Numerous methods involve the use of oxidizing agents. Waste or exhaust gas is deodorized by washing at least twice with active chlorine which is practically free from chlorine dioxide, followed by an alkaline washing (U.S. Pat. No. 3,923,955 issued Dec. 2, 1975 to Fattinger). Solid waste facilities are scrubbed for odor control with oxidizing agents such as sodium hypochlorite, chlorine, chlorine dioxide, or potassium permanganate (A. Serper, "Odor Control Systems for Solid Waste Facilities: Review and Selection", Solid Wastes Management Refuse Removal Journal 21, 5, pp. 22-24, 28, 31 (1978)--Pollution Abs. 054933-78-04121). Sewage farms and dung manure spreadings are sprayed with a composition comprising a stabilized aqueous solution of chlorine dioxide, isopropanol, didecyldimethyl ammonium chloride, a non-ionic surfactant, aromatic materials, stabilizing co-emulsifiers, and water (FR 2,696,643 A1 issued Apr. 15, 1994 to Rocchia--Derwent Abs. No. 94-146367/18). Waste gases from a sewage lift station are scrubbed with a hypochlorite solution produced electrolytically from a brine solution" (Tollefsrud, "Hypochlorite Kills Lift Station Odor", Water Sewage Works 126 1, p. 78 (1979)--C. A. 90 (16) 1127051f). Gases containing odiferous acidic contaminants are mist scrubbed with an aqueous reagent containing a mixture of an oxidizing agent and a base. Chlorine dioxide, hydrogen peroxide, ozone, sodium hypochlorite, or various permanganates may be used. Sodium hydroxide and sodium hypochlorite are commonly used (U.S. Pat. No. 4,844,874 issued Jul. 4, 1989). Hydrogen sulfide-laden process gas from the cooler-scrubber used in recycling spent reducing gas from a direct reduction iron oxide apparatus is contacted with a chlorine dioxide spray to oxidize the hydrogen sulfide to a water soluble sulfate (U.S. Pat. No. 5,447,551 issued Sep. 5, 1995 to Huestis et al.). Gases from fermentation compartments of an organic waste recycling apparatus are deodorized by serially connecting a circulatory pipe to a first deodorizing tank containing water, then to a second deodorizing tank containing a chlorine dioxide solution, preferably stabilized, and optionally to a third deodorizing tank containing activated carbon (U.S. Pat. No. 5,496,730 issued Mar. 5, 1996 to Teramachi).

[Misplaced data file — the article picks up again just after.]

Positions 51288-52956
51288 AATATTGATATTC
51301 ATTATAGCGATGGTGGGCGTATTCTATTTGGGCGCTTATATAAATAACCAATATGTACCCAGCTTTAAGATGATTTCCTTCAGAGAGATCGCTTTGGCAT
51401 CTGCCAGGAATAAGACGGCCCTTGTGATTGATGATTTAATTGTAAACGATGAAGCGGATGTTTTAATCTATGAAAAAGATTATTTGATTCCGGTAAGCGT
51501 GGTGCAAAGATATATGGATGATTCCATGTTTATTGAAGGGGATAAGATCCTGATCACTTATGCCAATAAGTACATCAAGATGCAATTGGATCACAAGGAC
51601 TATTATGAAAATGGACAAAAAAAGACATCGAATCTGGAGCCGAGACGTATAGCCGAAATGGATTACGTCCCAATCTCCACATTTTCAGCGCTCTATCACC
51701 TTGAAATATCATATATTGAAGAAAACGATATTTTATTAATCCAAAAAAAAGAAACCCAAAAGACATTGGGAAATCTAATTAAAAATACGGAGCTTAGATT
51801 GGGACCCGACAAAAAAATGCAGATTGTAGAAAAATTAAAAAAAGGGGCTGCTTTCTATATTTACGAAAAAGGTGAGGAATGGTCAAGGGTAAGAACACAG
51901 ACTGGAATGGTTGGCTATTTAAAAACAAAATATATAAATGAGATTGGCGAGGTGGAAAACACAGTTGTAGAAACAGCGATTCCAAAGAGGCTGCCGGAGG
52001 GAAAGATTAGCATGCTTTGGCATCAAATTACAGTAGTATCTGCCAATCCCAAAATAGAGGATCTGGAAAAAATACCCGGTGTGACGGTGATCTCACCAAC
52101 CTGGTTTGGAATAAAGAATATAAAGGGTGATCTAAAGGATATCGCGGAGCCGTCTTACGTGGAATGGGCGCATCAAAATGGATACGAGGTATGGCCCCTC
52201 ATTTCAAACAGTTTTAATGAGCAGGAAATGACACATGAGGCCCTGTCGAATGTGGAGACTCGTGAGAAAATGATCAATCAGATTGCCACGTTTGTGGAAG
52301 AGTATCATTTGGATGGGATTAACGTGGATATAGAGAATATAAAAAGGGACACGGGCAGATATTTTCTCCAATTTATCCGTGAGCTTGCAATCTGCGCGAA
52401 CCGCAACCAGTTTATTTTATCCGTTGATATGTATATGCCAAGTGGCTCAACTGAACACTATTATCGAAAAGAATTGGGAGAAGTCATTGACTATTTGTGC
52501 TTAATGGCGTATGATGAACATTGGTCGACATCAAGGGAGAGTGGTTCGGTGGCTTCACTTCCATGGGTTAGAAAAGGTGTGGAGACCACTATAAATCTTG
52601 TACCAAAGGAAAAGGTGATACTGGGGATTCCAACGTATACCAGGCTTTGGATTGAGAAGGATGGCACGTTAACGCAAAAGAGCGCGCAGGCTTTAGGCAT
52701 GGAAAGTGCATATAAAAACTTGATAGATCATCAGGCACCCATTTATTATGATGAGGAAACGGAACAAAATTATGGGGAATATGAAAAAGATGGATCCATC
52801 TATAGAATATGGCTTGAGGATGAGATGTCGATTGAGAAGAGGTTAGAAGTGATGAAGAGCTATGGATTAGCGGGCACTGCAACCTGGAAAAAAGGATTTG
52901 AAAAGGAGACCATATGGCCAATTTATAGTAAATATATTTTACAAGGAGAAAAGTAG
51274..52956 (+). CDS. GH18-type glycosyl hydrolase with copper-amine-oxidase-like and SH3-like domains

The above deodorizing schemes have not been completely successful in eliminating foul odors and there is still a need for a more effective deodorizing composition, a process for its use, and an apparatus for its delivery.